What if my tick test returns positive?
My tick test returned positive for Lyme disease, Babesia, or another tick-borne disease. What do I do now?
Tick testing can provide you with an important early warning that you have been exposed to a tick-borne disease. If your tick submission comes back positive, there are steps that you can take to ensure the health of yourself or your loved one.
- Contact your health care provider immediately. Provide them with a copy of your TickCheck tick test report, and tell them when and where you were exposed to the infected tick.
- In some states, doctors can prescribe a regimen of antibiotics as a preventative measure without the results of a blood test, or before blood test results are complete. In other states, your doctor may be required to confirm that you have contracted the disease by doing a blood test. Be sure to request that your doctor orders a test for each disease that your tick test found present in the tick that bit you.
- Monitor yourself closely for the appearance of the symptoms of Lyme disease and other tick-borne diseases, including fever, aches and pains, and the characteristic Lyme disease rash. If you notice any symptoms, notify your healthcare provider immediately.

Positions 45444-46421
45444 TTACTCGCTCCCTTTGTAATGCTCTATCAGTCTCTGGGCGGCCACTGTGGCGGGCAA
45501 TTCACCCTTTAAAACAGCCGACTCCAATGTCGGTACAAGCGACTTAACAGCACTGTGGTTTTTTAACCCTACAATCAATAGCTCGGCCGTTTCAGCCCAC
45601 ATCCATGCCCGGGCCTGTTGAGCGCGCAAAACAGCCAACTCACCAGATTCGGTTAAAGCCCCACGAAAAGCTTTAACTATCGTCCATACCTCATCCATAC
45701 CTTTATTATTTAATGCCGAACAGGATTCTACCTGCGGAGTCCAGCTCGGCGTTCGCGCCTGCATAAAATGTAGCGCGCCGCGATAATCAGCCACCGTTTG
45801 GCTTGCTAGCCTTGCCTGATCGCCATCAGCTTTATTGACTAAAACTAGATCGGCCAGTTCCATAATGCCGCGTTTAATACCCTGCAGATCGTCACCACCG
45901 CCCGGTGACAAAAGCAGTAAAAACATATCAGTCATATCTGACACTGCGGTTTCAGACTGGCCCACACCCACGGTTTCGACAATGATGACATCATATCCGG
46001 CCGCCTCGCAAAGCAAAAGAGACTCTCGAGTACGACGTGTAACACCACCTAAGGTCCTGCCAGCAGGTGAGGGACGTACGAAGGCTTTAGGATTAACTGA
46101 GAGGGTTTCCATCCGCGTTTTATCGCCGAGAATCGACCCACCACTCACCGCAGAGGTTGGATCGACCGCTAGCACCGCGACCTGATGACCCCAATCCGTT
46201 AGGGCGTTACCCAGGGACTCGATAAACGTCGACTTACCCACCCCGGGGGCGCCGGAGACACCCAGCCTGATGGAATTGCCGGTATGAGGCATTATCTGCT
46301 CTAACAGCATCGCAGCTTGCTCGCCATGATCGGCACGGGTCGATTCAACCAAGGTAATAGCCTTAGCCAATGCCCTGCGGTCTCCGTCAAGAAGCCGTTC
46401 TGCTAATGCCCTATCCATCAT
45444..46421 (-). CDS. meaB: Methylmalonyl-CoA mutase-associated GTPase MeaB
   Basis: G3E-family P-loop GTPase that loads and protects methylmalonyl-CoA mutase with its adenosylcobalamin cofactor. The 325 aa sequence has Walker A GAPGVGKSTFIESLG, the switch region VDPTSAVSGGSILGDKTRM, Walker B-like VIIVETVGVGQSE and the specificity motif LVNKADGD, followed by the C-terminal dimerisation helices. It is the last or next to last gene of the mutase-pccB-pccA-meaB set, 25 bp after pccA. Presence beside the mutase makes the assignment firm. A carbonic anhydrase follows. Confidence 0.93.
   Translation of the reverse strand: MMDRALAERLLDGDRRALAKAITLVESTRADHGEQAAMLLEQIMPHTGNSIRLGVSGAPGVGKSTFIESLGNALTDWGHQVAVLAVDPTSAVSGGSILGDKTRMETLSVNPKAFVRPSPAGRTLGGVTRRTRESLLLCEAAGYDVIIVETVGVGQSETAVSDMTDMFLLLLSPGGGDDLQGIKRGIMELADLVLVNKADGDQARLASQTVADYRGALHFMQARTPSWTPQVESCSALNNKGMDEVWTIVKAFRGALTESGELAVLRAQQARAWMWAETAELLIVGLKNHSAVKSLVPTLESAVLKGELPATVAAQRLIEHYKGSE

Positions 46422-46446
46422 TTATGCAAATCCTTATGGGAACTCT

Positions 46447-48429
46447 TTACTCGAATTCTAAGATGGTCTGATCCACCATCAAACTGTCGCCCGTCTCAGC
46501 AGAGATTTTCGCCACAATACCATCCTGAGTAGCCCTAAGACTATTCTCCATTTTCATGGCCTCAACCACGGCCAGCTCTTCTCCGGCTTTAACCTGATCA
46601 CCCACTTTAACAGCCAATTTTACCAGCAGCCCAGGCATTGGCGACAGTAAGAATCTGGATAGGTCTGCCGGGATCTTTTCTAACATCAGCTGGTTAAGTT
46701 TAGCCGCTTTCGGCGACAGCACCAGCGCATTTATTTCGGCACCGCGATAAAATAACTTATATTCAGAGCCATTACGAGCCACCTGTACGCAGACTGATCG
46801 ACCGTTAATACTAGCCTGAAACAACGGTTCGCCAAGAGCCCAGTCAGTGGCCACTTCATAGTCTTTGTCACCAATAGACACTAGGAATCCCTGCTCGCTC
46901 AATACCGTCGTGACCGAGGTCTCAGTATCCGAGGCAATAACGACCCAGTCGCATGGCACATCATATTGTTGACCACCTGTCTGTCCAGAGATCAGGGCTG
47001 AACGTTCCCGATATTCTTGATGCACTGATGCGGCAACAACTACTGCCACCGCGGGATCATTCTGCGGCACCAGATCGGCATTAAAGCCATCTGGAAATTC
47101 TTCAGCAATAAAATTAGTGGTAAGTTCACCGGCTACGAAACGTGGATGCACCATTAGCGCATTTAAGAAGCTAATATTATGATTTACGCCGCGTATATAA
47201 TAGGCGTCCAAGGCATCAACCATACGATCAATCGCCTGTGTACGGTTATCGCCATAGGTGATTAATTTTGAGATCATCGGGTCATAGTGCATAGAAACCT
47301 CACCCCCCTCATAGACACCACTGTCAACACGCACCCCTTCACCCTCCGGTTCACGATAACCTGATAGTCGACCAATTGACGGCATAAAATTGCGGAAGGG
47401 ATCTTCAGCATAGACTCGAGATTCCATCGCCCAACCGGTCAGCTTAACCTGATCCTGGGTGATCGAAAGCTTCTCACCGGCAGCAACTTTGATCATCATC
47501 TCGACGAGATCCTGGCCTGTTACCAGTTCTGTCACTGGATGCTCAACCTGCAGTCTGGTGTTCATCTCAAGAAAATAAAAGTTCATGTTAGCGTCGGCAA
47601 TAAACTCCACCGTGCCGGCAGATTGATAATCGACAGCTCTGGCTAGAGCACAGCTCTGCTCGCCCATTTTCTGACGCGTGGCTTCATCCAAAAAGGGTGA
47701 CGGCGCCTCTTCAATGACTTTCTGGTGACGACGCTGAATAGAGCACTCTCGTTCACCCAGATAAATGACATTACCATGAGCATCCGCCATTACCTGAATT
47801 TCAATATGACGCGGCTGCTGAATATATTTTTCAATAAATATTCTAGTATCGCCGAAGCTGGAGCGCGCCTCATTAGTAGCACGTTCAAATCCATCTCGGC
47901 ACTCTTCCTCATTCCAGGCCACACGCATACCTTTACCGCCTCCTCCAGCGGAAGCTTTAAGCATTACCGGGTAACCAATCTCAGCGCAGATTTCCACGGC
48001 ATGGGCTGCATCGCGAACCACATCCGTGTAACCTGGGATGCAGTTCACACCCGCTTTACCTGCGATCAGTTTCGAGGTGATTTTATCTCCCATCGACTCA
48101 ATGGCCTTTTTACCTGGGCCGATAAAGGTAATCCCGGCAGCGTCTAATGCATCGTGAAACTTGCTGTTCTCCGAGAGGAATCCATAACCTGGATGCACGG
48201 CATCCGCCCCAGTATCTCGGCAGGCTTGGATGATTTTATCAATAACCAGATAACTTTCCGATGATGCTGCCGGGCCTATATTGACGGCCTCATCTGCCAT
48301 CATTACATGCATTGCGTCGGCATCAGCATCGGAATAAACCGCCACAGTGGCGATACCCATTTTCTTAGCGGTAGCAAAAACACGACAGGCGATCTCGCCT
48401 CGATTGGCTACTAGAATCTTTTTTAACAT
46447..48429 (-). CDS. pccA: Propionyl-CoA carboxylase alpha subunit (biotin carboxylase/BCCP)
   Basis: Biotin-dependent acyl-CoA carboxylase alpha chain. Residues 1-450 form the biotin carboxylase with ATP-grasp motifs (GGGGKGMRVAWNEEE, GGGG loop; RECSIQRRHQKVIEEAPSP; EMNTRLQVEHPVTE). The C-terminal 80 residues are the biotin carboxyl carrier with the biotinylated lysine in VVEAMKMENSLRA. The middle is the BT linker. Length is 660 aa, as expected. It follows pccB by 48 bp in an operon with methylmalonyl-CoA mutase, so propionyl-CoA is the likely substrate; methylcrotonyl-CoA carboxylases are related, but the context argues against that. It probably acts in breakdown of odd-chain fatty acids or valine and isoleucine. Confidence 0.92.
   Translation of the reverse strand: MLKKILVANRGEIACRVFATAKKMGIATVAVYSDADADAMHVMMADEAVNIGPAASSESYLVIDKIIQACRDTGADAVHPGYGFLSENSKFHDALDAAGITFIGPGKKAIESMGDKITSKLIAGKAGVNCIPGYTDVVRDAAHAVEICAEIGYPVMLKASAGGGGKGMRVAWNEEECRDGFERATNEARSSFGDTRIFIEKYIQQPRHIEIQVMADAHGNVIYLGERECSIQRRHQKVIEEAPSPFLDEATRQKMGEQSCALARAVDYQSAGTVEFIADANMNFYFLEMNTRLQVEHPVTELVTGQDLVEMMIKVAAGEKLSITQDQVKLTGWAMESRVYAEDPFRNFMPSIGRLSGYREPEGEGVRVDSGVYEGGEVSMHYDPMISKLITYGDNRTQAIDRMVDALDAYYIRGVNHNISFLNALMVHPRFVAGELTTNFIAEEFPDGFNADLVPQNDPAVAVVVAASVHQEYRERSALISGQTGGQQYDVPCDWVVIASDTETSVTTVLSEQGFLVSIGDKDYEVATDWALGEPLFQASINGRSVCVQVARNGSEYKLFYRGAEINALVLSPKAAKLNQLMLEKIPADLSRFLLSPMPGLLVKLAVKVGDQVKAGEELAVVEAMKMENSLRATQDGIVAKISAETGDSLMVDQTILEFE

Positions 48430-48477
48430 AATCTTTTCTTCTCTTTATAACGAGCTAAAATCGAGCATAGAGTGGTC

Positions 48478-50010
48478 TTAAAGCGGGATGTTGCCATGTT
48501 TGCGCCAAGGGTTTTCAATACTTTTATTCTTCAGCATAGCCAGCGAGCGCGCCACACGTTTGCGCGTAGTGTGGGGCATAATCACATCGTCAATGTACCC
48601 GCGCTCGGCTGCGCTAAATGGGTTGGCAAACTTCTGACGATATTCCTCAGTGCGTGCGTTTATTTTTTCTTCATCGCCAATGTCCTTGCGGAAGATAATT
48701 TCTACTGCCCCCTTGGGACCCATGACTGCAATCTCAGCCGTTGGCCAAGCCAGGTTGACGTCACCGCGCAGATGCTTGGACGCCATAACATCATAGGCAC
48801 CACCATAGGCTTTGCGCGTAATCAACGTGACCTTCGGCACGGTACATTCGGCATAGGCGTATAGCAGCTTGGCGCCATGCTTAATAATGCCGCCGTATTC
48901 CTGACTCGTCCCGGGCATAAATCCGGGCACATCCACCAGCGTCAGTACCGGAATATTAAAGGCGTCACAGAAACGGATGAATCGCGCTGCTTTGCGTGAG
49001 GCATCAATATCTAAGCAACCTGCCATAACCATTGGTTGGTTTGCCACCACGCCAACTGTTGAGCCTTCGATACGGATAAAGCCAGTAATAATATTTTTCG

- Follow your doctor's instructions for treatment, which will likely include a multi-week prescription for strong antibiotics. With prompt antibiotic treatment, most tick-borne diseases can be completely cured - in some cases, even before symptoms appear.
MyLymeTest provides an at-home Lyme disease blood testing service
Our partner Coppe Laboratories provides an at-home Lyme disease blood testing kit that can be ordered from the TickCheck shop.
No doctors’ visit, prescription, or blood draw are needed and the mail-in test provides results within 10 days from a CLIA-certified lab.Order MyLymeTest Kit Now
Our lab only provides tick testing services, and we cannot give medical advice. A positive tick test does not necessarily mean that you or your loved one has been infected with the disease.
The causative agent of Lyme disease, Borrelia burgdorferi, usually requires a significant time of attachment (18-24 hours) to be transmitted from vector to host. Not all bites by these infected ticks will result in the transmission of a disease.
A medical doctor or veterinarian can explain your options and give treatment advice. Our results allow you to determine your risk of exposure to tick-borne diseases, and can greatly assist your physician in the decision making process.
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